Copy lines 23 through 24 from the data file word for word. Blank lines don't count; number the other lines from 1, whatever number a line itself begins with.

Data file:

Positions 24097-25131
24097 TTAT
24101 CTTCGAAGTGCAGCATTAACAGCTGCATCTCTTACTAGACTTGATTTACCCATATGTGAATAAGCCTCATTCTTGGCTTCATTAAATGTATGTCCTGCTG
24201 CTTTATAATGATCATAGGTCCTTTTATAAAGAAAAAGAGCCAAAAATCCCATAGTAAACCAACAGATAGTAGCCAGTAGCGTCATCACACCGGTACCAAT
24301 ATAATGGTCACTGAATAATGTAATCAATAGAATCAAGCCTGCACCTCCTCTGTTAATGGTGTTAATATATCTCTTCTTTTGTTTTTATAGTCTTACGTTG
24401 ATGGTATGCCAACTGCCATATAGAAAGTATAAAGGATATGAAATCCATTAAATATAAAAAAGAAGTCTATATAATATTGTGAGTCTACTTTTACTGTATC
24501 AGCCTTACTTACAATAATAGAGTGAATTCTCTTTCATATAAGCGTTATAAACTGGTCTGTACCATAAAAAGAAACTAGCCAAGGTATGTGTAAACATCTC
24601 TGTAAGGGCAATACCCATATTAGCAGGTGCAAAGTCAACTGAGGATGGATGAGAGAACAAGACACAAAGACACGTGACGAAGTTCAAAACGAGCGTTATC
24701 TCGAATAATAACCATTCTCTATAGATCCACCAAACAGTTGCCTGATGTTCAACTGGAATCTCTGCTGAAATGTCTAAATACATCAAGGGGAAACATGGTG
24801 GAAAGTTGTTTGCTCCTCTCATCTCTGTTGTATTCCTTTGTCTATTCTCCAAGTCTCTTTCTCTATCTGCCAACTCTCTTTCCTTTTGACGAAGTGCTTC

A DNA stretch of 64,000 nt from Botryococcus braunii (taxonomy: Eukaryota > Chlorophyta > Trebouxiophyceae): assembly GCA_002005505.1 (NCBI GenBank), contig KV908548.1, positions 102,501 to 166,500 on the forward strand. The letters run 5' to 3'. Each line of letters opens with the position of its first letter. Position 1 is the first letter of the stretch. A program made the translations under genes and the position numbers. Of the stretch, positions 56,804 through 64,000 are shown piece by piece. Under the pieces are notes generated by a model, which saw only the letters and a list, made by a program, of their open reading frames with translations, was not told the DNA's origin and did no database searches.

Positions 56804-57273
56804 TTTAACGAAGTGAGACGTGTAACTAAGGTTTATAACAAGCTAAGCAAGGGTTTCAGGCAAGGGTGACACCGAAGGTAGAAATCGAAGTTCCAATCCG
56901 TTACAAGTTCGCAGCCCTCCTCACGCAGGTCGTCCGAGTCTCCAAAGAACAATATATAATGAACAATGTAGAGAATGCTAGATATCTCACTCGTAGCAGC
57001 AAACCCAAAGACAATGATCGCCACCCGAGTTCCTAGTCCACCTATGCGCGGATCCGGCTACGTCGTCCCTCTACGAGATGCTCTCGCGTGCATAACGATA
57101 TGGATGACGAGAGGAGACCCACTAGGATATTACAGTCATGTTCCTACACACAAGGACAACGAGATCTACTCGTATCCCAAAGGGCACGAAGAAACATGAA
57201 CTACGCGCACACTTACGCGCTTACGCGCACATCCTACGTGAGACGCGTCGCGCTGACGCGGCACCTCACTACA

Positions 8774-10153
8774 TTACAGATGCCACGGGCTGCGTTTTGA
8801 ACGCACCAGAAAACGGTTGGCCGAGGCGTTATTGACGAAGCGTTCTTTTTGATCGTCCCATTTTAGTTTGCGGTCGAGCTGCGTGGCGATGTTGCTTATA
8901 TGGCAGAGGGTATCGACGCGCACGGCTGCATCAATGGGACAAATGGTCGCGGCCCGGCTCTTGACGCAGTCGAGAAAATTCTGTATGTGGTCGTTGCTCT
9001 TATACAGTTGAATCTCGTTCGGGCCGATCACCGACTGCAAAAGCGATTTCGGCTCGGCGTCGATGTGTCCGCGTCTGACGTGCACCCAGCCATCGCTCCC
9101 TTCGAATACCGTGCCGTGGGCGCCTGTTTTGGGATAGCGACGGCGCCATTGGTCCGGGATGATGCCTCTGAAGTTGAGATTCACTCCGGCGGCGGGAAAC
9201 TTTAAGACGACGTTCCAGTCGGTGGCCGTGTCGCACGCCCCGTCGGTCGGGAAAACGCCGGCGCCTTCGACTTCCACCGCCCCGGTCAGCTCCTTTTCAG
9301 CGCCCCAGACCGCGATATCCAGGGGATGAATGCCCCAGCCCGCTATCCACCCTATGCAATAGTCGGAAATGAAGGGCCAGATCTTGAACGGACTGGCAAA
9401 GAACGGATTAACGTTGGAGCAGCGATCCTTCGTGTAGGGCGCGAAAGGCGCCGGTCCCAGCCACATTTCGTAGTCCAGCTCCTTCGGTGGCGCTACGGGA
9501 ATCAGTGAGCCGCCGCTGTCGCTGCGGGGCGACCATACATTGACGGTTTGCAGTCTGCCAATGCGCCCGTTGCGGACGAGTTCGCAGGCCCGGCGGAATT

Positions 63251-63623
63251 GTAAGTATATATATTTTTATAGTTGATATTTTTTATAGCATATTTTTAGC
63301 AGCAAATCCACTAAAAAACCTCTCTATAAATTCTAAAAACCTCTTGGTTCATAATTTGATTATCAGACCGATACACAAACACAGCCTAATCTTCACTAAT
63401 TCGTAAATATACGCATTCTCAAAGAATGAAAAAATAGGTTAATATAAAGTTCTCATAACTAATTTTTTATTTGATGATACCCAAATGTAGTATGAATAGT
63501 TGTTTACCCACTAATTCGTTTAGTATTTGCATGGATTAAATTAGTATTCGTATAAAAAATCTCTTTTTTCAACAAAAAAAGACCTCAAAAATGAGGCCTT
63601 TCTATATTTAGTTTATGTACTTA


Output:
9101 TTCGAATACCGTGCCGTGGGCGCCTGTTTTGGGATAGCGACGGCGCCATTGGTCCGGGATGATGCCTCTGAAGTTGAGATTCACTCCGGCGGCGGGAAAC
9201 TTTAAGACGACGTTCCAGTCGGTGGCCGTGTCGCACGCCCCGTCGGTCGGGAAAACGCCGGCGCCTTCGACTTCCACCGCCCCGGTCAGCTCCTTTTCAG